Inside the Ring: Bridge Lending and Hard Money Lending Take Jabs and Uppercuts – Who Wins?

There is something very interesting about a boxing match when two fighters with similar skill sets are entertaining a vast audience. It is rare to see one opponent win by technical knockout (TKO). The match is typically won in higher round by options and points differential or a draw. Certainly, there are numerous pros and cons, strengths and weaknesses for both boxers, nonetheless there is another crucial thing both fighting entertainers provide the crowd with – Finish Result. Bridge and hard money lending are similar to two boxers in the ring. Now, before I expand on this small cautionary tale, you must understand that this is not a history about any boxing legends or the types of lending that will be discussed either. This is simply a quick financing fight primer between The Bridge and The Hard Money. They must settle the score for the audience and deliver some valid and quick points for why a borrower should choose one over the other– Finish Result

Referee: Ladies and gentlemen! Welcome to our most anticipated match to date yet, from New York City please clap your hands for, “The Hard Money” and representing Boston Massachusetts, stand up and help me introduce loud and clear, “The Bridge”

Referee: Gentlemen this is a match about options, terms, strategies, risks, capabilities and most importantly result. The rules are simple. Each of you will have up to 5 rounds to explain to the audience, the borrowers, why you should be a winner in a commercial real estate loan transaction. Please shake hands and the ring is yours.

The Bridge Loan:

I am a short-term loan typically from 6 months to 3 years.  I am designed to help borrowers acquire new property quickly because I provide them with extra time and flexibility to sell their existing property. I am secured by real estate; therefore, you can essentially call me an equity based loan where a lender primary concern will be about the market value of the property and the amount of equity once financing is completed.

For commercial real estate I tend to fall between 50% to 75% loan-to-value (LTV). My loan amounts can range anywhere from $1,000,000 to over $10,000,000 and interest rates can be anywhere from 6% – 12%.  Typically, the LTV, interest rates, and loan amount will be based on the marketability, value of the asset, history of the borrower, the property, underwriting, credit, risks management, and much more. An important aspect of my LTV is my security position.  Certain bridge financing firm will consider senior mortgage position and while others will view me as junior or second mortgage position in their capital financing structure.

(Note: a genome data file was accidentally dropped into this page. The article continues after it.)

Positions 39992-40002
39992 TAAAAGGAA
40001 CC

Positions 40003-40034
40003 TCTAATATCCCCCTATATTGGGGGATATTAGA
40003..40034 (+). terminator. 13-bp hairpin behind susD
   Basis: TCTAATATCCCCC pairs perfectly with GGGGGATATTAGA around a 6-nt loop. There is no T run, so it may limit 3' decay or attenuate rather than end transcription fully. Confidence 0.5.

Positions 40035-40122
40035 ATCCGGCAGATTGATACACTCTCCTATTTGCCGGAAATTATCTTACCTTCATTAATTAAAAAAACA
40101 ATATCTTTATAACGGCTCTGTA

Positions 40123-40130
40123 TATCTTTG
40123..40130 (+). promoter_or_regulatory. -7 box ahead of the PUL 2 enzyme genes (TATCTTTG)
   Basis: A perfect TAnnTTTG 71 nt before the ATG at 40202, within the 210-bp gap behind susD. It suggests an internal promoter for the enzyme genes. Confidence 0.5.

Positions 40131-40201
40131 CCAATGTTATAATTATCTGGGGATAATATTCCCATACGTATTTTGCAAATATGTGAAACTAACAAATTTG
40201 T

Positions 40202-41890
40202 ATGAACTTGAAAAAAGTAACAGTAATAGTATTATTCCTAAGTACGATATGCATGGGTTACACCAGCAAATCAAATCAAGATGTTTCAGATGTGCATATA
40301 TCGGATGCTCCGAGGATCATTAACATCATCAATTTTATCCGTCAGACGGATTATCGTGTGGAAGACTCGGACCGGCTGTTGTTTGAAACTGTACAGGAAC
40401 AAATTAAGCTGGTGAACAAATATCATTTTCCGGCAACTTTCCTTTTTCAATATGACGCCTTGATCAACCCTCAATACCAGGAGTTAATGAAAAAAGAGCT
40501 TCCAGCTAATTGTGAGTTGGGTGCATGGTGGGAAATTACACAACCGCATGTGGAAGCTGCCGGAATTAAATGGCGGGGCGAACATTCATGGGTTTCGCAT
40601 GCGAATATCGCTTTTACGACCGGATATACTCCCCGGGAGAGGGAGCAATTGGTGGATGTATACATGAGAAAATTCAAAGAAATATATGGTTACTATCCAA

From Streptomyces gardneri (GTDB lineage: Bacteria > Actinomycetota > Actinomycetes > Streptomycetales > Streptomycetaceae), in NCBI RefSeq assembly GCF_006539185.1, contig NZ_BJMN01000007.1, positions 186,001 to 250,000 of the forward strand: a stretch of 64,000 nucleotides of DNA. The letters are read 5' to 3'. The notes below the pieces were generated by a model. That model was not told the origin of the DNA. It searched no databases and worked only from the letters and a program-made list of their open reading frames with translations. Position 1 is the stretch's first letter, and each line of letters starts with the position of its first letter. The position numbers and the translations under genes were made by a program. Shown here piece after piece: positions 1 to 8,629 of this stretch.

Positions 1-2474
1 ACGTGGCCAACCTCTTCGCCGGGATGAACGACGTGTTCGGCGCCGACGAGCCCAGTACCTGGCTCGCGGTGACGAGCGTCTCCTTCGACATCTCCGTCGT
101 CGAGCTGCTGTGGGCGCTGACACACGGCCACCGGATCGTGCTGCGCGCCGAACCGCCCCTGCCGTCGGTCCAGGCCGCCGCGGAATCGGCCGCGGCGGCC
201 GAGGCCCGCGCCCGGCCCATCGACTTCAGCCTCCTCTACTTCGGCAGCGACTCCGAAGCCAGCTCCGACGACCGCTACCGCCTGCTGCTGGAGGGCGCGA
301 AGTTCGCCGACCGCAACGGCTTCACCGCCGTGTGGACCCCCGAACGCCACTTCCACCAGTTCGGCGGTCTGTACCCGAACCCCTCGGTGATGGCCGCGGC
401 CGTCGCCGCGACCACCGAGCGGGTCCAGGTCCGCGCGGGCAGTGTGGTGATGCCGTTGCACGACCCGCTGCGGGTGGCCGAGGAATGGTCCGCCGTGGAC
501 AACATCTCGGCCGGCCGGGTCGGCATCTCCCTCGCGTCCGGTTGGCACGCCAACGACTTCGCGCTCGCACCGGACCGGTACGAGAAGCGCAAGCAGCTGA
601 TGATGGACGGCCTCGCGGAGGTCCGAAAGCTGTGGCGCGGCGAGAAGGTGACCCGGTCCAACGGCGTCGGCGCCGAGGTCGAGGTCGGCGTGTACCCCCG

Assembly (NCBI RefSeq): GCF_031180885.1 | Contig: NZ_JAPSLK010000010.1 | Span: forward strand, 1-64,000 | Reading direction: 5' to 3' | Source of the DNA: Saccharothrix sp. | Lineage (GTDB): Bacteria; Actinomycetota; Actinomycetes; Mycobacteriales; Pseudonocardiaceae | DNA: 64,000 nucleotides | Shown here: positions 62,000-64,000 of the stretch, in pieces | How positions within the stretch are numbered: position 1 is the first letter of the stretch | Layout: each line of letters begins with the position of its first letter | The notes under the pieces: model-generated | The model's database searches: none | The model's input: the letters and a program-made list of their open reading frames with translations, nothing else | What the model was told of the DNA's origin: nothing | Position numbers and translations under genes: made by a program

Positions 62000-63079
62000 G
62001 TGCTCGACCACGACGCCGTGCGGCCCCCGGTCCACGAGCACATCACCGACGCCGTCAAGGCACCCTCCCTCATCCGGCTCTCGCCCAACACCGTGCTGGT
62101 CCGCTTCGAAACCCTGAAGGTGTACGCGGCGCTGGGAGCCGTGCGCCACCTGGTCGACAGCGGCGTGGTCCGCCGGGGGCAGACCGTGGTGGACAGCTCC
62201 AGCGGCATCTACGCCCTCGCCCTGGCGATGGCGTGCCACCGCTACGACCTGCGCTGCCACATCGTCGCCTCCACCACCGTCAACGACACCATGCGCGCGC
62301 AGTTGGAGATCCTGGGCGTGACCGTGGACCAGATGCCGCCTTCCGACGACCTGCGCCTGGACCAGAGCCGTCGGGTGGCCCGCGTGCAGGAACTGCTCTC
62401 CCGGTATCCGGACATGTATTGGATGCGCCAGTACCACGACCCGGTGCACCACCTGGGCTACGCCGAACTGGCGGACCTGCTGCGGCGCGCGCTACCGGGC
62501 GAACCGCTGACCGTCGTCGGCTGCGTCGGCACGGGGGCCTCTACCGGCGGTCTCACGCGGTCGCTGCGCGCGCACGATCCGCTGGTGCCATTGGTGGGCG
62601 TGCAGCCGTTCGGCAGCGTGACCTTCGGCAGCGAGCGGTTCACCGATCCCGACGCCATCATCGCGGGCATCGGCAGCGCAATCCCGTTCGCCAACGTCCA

Additionally, some of my benefits include:

  1. Interest-only payment (IO). This is key for my borrowers because debt service is lower and affordable.
  2. No prepayment penalty. Yes, my borrowers can elect to pay my loan early.
  3. Special situation such as 1031 reverse exchange can be applicable.
  4. A borrower may be able to finance 100% of acquisition and not have to use his/her own equity stake for down payment.

Referee: Bridge, it is excellent to hear about why many borrowers enjoy short-term financing secured by real estate. What about you hard money, what is your take? Don’t swing too hard.

The Hard Money Loan:

Many borrowers mistakenly believe that I am a Bridge loan. That is simply incorrect. Although, at times I may behave like Mr. Bridge due to similarity in LTV, loan amount, interest rates etc. Typically, as a lender, I issue very short-term loan usually 12 to 24 months with possible extensions. I am a wealthy accredited individual, an owner, developer or investor. My borrowers tend to be inexperience, have significant credit issues, need the funds quickly, and usually have other red flags with them that a traditional bank or other non-traditional financing company won’t bother financing their deals.

Interestingly, while institutional mezzanine lenders and equity loan program can be a major source of funding that may look more appetizing than the hard money. Unfortunately, the strict aspect of documentation, economically sound bullet proof borrower attributes can sometime leave a borrower in the dust, with no funds to get his/her project done. As mentioned earlier, private money loan is made by high-net worth investors with high liquidity profile, unparalleled business networks, well-connected, who are seeking higher return on investments through loan funding as opposed to actively acquiring properties as active investors and managing the assets.